The United States Bureau of Labor Statistics predicts that jobs in STEM will have higher than average projected growth in the next ten years but only a small fraction of girls and women are likely to pursue degrees in STEM.
Despite many initiatives and efforts, women continue to be underrepresented in STEM fields.
In Cracking the Code, a report on STEM education for girls and women put forth by UNESCO, Irina Bokova, UNESCO’s Director-General states: “Only 17 women have won a Nobel Prize in physics, chemistry, or medicine since Marie Curie in 1903, compared to 572 men. Today, only 28% of all of the world’s researchers are women. Such huge disparities, such deep inequality, do not happen by chance.”
The reasons behind why girls and women are underrepresented in STEM fields are complex (see Dr. Yvonne Skipper’s recent KDP blog post).
Microsoft recently funded a research project that indicated that a variety of reasons exist why. For instance, it was found that girls tend to lose interest in STEM subjects around middle school (Tan, E., Calabrese Barton, A., Kang, H., & O’Neill, T., 2013). Identity and stereotypes related to membership in STEM fields can have a dampening effect on motivation to pursue STEM for many girls (Shapiro, J. R., & Williams, A. M., 2012). Confidence also plays a big role in motivation and orientation towards STEM fields (Heaverlo, C. (2011). STEM development: A study of 6th-12th grade girls’ interest and confidence in mathematics and science.)
Gladly, research into this critical issue has also demonstrated some proven strategies that work:
- Teacher and parent influences and role modeling help: studies show encouragement from parents and teachers can have a profound effect on STEM engagement among girls and increases motivation for entering into the field (Rabenberg, T. A., 2013).
- After-school programs and science clubs: Research also indicates that schools and communities need to invest in and provide space and opportunity for girls to engage in STEM. (Tyler-Wood, T., Ellison, A., Lim, O., & Periathiruvadi, S., 2012 and Vingilis-Jaremko, L., 2010)
- Inquiry-based STEM curriculum plays a role: Transforming STEM curriculum from learning and memorizing to doing has, time and time again, shown to elicit interest from all students in STEM: (Burns, H.D. & Staus, N, 2016)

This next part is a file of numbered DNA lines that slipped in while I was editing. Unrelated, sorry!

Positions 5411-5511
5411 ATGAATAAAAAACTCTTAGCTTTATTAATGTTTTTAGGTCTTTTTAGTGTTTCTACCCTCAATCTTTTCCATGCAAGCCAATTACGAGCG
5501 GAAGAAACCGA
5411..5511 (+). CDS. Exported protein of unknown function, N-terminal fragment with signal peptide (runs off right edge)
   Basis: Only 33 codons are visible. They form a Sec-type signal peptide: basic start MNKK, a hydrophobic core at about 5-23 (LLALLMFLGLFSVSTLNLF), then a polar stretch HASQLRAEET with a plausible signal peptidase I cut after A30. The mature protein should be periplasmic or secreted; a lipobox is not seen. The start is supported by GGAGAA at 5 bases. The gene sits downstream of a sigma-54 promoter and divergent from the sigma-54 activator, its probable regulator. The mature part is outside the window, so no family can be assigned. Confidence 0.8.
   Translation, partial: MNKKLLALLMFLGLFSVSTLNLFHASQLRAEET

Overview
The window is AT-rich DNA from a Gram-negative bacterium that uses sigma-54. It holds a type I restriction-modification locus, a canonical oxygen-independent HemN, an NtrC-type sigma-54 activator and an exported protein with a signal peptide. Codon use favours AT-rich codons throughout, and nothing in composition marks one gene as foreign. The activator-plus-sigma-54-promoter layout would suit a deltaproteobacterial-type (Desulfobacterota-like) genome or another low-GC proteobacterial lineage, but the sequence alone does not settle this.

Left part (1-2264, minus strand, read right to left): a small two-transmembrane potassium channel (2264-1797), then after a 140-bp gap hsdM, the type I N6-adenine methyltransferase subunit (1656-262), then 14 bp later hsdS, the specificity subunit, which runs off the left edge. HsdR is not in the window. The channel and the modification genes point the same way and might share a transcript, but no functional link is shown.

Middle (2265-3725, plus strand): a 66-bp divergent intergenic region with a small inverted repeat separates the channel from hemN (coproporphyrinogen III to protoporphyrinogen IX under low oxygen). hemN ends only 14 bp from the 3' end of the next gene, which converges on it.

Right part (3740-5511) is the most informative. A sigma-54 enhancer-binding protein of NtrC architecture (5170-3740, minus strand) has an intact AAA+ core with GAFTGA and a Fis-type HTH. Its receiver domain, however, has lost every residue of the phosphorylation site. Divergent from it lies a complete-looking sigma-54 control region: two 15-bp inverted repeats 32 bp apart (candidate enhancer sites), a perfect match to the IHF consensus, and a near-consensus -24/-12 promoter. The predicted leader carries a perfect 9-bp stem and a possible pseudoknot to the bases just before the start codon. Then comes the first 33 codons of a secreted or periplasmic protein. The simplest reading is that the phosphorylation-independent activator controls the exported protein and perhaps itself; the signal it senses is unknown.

Women make up 49.6% of the world population.
It’s crucial that, as STEM careers and industries grow, women continue to be a strong part of the progression.
The best practices for involving women comes early in their lives through schools, teachers, parents, and communities.
Dr. Mubina Schroeder is an Associate Professor at Molloy College, where she co-directs the Cognition and Learning Lab. She is a Kappa Delta Pi United Nations Professional Representative and serves on the Board of Directors for the United Nations NGO/DPI.
Burns, H. D., Lesseig, K., & Staus, N. (2016, October). Girls’ interest in STEM. In 2016 IEEE Frontiers in Education Conference (FIE) (pp. 1-5). IEEE.
Tyler-Wood, T., Ellison, A., Lim, O., & Periathiruvadi, S. (2012). Bringing up girls in science (BUGS): The effectiveness of an afterschool environmental science program for increasing female students’ interest in science careers. Journal of Science Education and Technology, 21(1), 46-55.
Vingilis-Jaremko, L. (2010). How Science Clubs Can Support Girls’ Interest in Science. LEARNing Landscapes, 3(2), 155-160.
Rabenberg, T. A. (2013). Middle school girls’ STEM education: Using teacher influences, parent encouragement, peer influences, and self efficacy to predict confidence and interest in math and science
Tan, E., Calabrese Barton, A., Kang, H., & O’Neill, T. (2013). Desiring a career in STEM‐related fields: How middle school girls articulate and negotiate identities‐in‐practice in science. Journal of Research in Science Teaching, 50(10), 1143-1179.
Shapiro, J. R., & Williams, A. M. (2012). The role of stereotype threats in undermining girls’ and women’s performance and interest in STEM fields. Sex Roles, 66(3-4), 175-183.
Rabenberg, T. A. (2013). Middle school girls’ STEM education: Using teacher influences, parent encouragement, peer influences, and self efficacy to predict confidence and interest in math and science (Doctoral dissertation, Drake University).
Steinke, J. (2017). Adolescent girls’ STEM identity formation and media images of STEM professionals: Considering the influence of contextual cues. Frontiers in psychology, 8, 716.